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How to Balance Caregiving and Being Employed

Written by O'Connor Professional Group
Published on May 15, 2024

Caregiving is a common source of stress and almost equally affects generations spanning from Baby Boomers to millennials. Gallup reports that one in six American workers serve as caregivers. The same report estimates that the cost of lost productivity due to absenteeism among caregivers is more than $28 billion annually.

How does caregiving impact employees?

Caregivers are likely to experience sadness, grief, frustration, and guilt. Social isolation is another component of psychological distress, as caregiving can limit social engagement, leading to loneliness and isolation. Many caregivers also feel they lack support from family, friends, or healthcare professionals and experience the strain of bearing the burden alone. Caregiving can also be physically demanding and cause financial distress. The responsibility may involve lifting and assisting with mobility, along with the costs of home modifications and medical bills. Financial strain may also result from reduced work hours if employees need to devote more time to caregiving. The tug between career and caretaking is further exacerbated by juggling other roles such as parent and spouse. This often leaves caregivers feeling overwhelmed and inadequate.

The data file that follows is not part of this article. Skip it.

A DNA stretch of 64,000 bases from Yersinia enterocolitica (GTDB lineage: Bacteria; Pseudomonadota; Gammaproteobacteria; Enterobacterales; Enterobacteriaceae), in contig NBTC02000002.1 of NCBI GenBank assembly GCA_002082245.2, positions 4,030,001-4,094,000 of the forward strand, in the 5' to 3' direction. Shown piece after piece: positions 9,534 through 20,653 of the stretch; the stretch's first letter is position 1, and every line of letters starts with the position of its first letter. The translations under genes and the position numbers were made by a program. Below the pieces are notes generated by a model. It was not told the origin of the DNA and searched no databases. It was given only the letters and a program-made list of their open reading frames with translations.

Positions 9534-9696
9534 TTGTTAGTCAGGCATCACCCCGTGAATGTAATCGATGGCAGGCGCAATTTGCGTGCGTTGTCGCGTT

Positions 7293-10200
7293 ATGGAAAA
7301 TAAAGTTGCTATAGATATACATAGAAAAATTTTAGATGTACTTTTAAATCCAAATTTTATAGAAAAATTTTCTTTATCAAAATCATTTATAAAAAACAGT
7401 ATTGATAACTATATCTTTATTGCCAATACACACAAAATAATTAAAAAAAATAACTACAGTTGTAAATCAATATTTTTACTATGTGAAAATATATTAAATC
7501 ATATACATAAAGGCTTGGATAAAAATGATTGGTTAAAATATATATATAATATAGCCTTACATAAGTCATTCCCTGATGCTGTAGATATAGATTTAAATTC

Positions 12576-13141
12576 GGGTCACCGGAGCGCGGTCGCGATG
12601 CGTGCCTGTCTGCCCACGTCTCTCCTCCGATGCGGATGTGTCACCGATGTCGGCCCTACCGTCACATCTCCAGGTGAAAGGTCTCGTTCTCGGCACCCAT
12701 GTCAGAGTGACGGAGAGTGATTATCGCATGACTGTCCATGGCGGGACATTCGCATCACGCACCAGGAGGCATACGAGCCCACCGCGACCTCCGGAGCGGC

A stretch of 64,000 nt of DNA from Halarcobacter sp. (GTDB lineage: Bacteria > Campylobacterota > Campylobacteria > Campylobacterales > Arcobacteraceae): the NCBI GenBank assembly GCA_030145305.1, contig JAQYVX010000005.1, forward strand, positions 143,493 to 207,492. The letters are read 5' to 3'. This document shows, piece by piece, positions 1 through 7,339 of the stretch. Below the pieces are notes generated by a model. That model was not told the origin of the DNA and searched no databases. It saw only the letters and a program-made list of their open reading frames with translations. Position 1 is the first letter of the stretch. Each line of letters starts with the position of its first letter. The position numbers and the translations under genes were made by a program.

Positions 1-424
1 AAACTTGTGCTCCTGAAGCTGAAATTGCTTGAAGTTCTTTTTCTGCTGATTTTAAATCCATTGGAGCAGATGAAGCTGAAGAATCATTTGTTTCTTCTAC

How to Manage Being a Caregiver While Working

Grandson and grandmother holding hands during conversation

There are a few things that can be done to navigate the responsibility of caregiving. First, caregivers need to recognize the signs of distress. Identifying anxiety, lack of focus, isolation, and resentment, as well as difficulty balancing personal and professional obligations, signifies the importance in asking for help. Communication with managers and peers is also essential, as is learning to prioritize projects and workload.

Caregivers must also learn to delegate and divide duties and block out time for breaks. Self-care is crucial: mindfulness and meditation, breathing, and exercise are useful techniques to combat the stress of caregiving. Finally, with employer awareness and support, caregivers will be better equipped to handle the balance of work and personal responsibilities, both in psychological well-being and work productivity.

Contact Us Today

To learn how OPG Employer Services can support your workforce, please contact Margaret Stone, Director of Employer Services at mstone@oconnorpg.com.

two people holding hands for care

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